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Old 03-17-2016, 02:04 PM
Dr. Joe Dr. Joe is offline
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Disclaimer: The diagnosis of clinical anxiety or depressive disorders requires a physician or other qualified mental health professional. The information provided is intended for informational purposes only. Please understand that the opinions shared with you are meant to be general reference information, and are not intended as a diagnosis or substitute for counseling with your physician or other qualified mental health professional.
With social anxiety you're dealing with your own negative projections of insecurity. Typically, social anxiety has to do with insecurity's anticipation of being embarrassed. Because of the erosion self-confidence and lack of self-trust, you put yourself in a position of what we call self-fulfilling prophecy, i.e., you expect to be anxious, nervous, flushed, etc., and this anticipation causes you to have difficult, embarrassing social experiences. The goal is self acceptance, however as long as insecurity dominates causing a lack of self-trust, then you will continue to struggle.
Social anxiety is not simply a behavioral habit, your brain (as with any habit) has become patterned (wired) according to this fear response. You must interrupt this resistant habit and begin to "rewire" you and your brain. We call this neuroplasticity. This can only be accomplished by consistent, persistent effort over time. It's a matter of learning to live more spontaneously, i.e., to "risk" trusting that you can learn to simply react to what takes place in any given social situation rather than to have to rehearse or anticipate what might happen. Try to find situations where you feel relatively relaxed and safe, perhaps with a family member or close friend. Observe your interactions in these situations. Notice how you just "react." We call that stimulus-response, i.e., someone says something (stimulus) and you simply respond. There's no self-monitoring (i.e., "How am I doing? Am I anxious?), you simply just respond spontaneously without regard to your performance. This is the ultimate goal in all social situations, i.e, the ability to react spontaneously without self scrutiny.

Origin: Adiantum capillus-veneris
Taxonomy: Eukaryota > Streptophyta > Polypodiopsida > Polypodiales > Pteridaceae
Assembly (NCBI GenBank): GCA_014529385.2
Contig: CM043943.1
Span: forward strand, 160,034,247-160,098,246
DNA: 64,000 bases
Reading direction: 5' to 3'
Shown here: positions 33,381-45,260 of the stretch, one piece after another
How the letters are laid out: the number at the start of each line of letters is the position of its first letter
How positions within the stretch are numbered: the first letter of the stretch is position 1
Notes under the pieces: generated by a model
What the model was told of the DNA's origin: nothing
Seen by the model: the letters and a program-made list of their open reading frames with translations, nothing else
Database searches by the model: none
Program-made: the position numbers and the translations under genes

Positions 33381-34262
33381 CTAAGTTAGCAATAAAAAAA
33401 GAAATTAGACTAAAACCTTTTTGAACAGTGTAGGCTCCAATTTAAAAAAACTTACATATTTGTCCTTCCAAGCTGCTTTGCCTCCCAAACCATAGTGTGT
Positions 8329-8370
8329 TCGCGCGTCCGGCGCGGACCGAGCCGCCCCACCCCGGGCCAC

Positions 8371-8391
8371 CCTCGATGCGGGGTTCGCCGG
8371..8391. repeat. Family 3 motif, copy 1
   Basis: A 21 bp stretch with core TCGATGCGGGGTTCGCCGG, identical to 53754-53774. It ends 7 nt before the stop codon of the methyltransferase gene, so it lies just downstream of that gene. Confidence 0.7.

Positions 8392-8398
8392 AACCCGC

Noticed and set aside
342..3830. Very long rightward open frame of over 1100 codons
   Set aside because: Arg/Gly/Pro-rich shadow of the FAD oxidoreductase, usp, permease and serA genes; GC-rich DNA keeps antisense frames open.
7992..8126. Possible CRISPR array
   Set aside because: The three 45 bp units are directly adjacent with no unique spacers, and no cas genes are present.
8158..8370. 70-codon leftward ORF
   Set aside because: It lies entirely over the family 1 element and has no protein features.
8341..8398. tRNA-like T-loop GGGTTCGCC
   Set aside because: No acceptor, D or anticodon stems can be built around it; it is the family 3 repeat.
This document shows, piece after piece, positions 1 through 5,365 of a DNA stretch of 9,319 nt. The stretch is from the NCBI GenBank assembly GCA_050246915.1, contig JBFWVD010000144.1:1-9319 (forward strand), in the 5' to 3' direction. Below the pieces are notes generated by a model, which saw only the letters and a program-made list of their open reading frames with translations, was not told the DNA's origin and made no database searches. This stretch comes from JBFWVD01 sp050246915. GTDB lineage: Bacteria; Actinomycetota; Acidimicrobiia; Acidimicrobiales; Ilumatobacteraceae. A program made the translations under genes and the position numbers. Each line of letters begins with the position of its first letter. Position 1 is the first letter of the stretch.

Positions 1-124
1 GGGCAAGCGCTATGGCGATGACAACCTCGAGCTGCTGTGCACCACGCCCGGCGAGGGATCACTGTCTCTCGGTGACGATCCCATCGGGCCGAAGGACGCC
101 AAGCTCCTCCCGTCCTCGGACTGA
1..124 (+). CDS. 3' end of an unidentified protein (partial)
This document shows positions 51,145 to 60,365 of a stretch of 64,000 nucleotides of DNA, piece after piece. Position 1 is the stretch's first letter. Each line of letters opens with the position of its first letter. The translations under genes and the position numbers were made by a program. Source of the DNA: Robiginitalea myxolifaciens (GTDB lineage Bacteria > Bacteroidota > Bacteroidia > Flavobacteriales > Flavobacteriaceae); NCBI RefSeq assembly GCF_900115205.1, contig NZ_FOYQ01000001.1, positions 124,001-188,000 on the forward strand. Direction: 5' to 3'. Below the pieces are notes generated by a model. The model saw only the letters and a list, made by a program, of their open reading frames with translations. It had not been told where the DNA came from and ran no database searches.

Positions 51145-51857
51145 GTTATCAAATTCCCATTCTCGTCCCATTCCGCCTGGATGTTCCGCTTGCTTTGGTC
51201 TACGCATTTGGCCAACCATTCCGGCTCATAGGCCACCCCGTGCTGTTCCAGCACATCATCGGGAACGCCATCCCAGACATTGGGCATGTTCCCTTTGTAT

A good deal of social insecurity/anxiety begins with projections of insecurity, the "what ifs." Bottom line: you should always work to let go of congested, insecure thinking while becoming more reactive to life i.e., letting life unfold naturally and spontaneously. You do this when you begin to live in the present without trying to protect yourself by anticipating chaos that may or may not occur. It's all about letting go of control. Controlling life is insecurity's excuse for why you go on and on worrying and anticipating. Controlling life according to insecurity's projections is never the answer and always the problem.

Yours,
Dr. Joe


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